Dec 2, 2007

Safety is the foundation - Taiichi Ohno

Quality, delivery, cost, safety and morale (QDCSM) are all important goals at Toyota. Taiichi Ohno said that safety comes before everything else. “Every method available for man-hour reduction to reduce cost must, of course, be pursued vigorously,” he said, according to JeffreymLiker’s book, The Toyota Way, “ but we must never forget that safety is the foundation of all our activities. There are times when improvement activities do not proceed in the name of safety. In such instances, return to the starting point and take another look at the purpose of that operation.” (Excuse the poor diagrams - they came from a PDF of Toyota's 2006 Sustainability Report and a published PPT file and need to be redrawn.)

Toyota today places safety and health firmly in its sustainability strategy. (Toyota Sustainability Report 2006) They are connected to the very foundation of a corporation. “Safety is management itself,” says one maxim, and everyone from senior executives to factory floor employees is expected to take responsibility for placing safety first.

Toyota’s fifth five-year safety and health policy covers the period from FY2005 to FY2009. Among its goals are zero designated occupational diseases, those that result from dust and noise, or musculoskeletal disorders, and zero STOP6 accidents, those that result in death or disability. The STOP6 accidents are:

Being caught in a machine,
Collision with a heavy object,
Collision with a vehicle,
Electric shocks, and
Contact with a heated object

Important goals of the five-year policy are to raise the level of workplace safety skills and to continue implementing and improving proactive prevention activities. Toyota wants to build a workplace environment that is healthy for the mind and body, working to address lifestyle issues such as smoking and obesity, and improving mental health measures.

In FY2005, Toyota addressed basic steps to raise workplace safety levels and to increase the visual representation (mieruka) of all accidents, including minor ones. It implemented new ergonomic measures to prevent musculoskeletal disorders, and promoted stronger measures against noise and dust. Perhaps more importantly, it introduced a comprehensive occupational safety and health management system (OSHMS).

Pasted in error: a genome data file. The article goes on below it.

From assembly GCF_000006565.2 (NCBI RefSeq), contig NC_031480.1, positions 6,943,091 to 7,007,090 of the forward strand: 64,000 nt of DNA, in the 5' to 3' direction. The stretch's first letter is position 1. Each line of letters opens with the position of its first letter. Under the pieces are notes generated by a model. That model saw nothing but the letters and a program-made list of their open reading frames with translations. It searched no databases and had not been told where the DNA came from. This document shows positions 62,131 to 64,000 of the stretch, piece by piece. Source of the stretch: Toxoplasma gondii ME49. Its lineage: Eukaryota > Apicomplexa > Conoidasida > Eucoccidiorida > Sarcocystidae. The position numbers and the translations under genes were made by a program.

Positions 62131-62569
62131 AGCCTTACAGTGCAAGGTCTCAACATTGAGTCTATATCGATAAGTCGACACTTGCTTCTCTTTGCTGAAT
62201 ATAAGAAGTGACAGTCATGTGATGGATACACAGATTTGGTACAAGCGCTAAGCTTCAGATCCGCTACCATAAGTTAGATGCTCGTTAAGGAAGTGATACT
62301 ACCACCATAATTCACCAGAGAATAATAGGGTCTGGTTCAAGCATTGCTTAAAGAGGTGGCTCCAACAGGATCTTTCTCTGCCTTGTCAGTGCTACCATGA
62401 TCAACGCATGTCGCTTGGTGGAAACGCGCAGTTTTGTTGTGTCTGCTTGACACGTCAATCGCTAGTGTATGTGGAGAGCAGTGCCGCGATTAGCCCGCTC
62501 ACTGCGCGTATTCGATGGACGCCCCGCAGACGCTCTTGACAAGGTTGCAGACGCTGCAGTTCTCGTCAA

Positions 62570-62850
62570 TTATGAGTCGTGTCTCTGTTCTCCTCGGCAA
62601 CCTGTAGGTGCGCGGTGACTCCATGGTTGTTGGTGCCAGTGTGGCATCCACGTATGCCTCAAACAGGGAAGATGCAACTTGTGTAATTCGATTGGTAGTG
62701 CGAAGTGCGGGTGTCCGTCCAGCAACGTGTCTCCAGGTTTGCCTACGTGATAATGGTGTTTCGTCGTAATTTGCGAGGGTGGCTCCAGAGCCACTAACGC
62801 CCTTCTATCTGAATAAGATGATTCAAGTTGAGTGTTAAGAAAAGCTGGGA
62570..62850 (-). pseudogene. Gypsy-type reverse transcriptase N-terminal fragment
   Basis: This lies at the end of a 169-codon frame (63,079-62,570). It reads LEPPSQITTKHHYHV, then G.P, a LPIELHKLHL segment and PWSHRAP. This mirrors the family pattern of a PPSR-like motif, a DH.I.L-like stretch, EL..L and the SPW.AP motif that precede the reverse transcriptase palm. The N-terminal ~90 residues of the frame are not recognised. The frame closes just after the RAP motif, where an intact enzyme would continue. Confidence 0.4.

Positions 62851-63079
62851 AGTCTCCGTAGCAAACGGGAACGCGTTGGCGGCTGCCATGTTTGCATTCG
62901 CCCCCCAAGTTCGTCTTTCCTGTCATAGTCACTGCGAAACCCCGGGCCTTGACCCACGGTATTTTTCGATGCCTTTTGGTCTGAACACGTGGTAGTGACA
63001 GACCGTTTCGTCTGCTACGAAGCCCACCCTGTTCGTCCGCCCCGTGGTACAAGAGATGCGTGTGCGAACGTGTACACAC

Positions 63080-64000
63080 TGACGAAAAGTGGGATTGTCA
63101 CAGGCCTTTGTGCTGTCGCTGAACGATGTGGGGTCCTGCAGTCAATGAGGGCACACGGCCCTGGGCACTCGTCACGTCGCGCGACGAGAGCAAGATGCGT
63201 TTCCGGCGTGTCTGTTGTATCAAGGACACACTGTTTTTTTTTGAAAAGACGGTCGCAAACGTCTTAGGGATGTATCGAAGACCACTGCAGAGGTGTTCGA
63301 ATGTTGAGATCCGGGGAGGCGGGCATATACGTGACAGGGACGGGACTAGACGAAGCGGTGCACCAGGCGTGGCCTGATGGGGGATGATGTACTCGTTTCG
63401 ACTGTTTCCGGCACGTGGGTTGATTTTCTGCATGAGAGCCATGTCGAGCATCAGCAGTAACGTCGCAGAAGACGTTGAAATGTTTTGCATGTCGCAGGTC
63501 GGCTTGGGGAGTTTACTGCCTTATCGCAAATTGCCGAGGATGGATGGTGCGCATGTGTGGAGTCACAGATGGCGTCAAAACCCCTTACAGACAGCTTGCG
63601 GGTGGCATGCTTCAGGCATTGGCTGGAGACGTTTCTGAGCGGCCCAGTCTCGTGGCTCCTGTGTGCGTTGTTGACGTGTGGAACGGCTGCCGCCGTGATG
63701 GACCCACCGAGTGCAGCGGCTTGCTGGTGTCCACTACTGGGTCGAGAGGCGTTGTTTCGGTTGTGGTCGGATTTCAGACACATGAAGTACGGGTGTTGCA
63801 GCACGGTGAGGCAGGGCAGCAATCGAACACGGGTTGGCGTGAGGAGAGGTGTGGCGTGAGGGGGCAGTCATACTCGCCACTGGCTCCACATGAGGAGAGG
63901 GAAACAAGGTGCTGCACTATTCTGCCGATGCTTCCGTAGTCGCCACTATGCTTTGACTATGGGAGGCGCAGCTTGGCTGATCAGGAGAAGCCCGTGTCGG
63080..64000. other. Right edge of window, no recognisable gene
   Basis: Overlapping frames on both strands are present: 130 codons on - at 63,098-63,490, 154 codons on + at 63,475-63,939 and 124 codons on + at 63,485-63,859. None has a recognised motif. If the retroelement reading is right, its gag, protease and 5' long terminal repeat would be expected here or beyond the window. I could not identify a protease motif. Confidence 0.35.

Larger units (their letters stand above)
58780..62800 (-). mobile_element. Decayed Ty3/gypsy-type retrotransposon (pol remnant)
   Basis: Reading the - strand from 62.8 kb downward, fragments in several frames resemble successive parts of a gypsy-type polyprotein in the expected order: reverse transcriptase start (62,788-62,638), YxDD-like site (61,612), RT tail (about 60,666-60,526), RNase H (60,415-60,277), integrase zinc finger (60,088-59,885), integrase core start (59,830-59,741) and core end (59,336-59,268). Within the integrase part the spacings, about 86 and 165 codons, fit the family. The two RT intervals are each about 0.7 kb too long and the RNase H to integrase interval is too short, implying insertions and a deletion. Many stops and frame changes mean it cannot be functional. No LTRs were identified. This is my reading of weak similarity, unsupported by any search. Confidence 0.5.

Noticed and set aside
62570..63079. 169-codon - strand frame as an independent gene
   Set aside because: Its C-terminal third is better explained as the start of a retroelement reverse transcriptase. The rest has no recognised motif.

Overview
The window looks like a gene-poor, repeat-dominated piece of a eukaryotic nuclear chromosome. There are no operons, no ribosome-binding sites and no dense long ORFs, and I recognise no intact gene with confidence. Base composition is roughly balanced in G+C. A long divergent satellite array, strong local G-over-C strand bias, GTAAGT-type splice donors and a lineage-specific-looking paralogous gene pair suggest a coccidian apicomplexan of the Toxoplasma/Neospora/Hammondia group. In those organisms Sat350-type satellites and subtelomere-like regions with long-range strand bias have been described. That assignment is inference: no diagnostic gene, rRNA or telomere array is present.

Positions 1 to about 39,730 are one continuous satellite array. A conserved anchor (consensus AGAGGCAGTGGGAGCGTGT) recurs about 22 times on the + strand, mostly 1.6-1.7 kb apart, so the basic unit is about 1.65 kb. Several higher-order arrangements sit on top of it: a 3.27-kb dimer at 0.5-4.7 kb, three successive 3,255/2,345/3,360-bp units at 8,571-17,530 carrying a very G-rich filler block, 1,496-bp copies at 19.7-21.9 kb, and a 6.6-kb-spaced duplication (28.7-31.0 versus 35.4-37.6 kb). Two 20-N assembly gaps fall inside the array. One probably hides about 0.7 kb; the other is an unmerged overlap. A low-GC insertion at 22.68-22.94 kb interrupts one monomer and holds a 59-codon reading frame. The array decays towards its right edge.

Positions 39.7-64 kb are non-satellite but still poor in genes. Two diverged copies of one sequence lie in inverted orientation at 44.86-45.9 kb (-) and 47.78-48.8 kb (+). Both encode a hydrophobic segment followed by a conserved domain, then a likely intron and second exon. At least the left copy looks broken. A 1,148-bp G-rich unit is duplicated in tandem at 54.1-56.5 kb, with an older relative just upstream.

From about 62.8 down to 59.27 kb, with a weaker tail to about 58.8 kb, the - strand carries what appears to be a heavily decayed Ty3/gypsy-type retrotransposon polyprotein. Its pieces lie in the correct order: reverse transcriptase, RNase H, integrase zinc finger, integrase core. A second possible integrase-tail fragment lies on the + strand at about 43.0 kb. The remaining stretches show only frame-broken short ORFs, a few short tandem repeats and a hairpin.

During FY2005, there were no fatal accidents, and the number of STOP6-type accidents and designated occupational diseases remained flat or increased only slightly. Measures against asbestos in facilities and buildings were begun, scheduled for completion in 2006 for facilities and the end of FY2007 for buildings.

Also in FY 2005, the Toyota Safety and Health Global Vision 21 was adopted. This program is designed to standardize the creation of safe and healthy workplaces through a PDCA (Plan, Do, Check, Act) cycle based on OSHMS as specified by the International Labor Organization (ILO.) It started in Japan in 2006 and will be rolled out internationally.

Toyota Safety and Health Global Vision 21

The overall Plan phase of the system with its interlocking PDCA cycles begins with the Toyota Safety and Health Promotion Division. It will begin to clarify health and safety policies, with information gathered from Toyota and external organizations.

The Do phase will take place as overseas affiliates, holding companies, and plants adopt and implement safety and health plans, with support and audits from the corporate level.

Internal production preparation divisions will perform the Check phase, conducting system audits. There will be a feedback loop between the internal production preparation divisions and the corporate level to continue policy clarification.